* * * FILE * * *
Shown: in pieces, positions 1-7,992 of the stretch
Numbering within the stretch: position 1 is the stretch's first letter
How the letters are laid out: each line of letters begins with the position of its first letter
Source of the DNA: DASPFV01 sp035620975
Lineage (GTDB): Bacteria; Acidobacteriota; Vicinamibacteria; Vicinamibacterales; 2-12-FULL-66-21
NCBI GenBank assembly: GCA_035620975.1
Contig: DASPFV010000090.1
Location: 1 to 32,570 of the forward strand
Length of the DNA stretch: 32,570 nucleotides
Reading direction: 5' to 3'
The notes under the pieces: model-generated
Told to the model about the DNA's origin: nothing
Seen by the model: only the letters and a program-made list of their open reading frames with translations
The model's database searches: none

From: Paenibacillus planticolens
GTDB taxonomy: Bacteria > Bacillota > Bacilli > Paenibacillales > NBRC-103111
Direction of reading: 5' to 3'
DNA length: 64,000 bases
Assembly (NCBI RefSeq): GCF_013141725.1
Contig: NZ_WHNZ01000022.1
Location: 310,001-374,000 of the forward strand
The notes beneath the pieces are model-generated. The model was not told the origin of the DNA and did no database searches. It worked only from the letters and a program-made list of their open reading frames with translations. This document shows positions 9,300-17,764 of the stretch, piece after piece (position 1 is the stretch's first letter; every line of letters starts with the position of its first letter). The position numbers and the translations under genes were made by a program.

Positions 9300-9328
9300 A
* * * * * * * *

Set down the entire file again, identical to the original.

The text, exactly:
Shown: in pieces, positions 1-7,992 of the stretch
Numbering within the stretch: position 1 is the stretch's first letter
How the letters are laid out: each line of letters begins with the position of its first letter
Source of the DNA: DASPFV01 sp035620975
Lineage (GTDB): Bacteria; Acidobacteriota; Vicinamibacteria; Vicinamibacterales; 2-12-FULL-66-21
NCBI GenBank assembly: GCA_035620975.1
Contig: DASPFV010000090.1
Location: 1 to 32,570 of the forward strand
Length of the DNA stretch: 32,570 nucleotides
Reading direction: 5' to 3'
The notes under the pieces: model-generated
Told to the model about the DNA's origin: nothing
Seen by the model: only the letters and a program-made list of their open reading frames with translations
The model's database searches: none

From: Paenibacillus planticolens
GTDB taxonomy: Bacteria > Bacillota > Bacilli > Paenibacillales > NBRC-103111
Direction of reading: 5' to 3'
DNA length: 64,000 bases
Assembly (NCBI RefSeq): GCF_013141725.1
Contig: NZ_WHNZ01000022.1
Location: 310,001-374,000 of the forward strand
The notes beneath the pieces are model-generated. The model was not told the origin of the DNA and did no database searches. It worked only from the letters and a program-made list of their open reading frames with translations. This document shows positions 9,300-17,764 of the stretch, piece after piece (position 1 is the stretch's first letter; every line of letters starts with the position of its first letter). The position numbers and the translations under genes were made by a program.

Positions 9300-9328
9300 A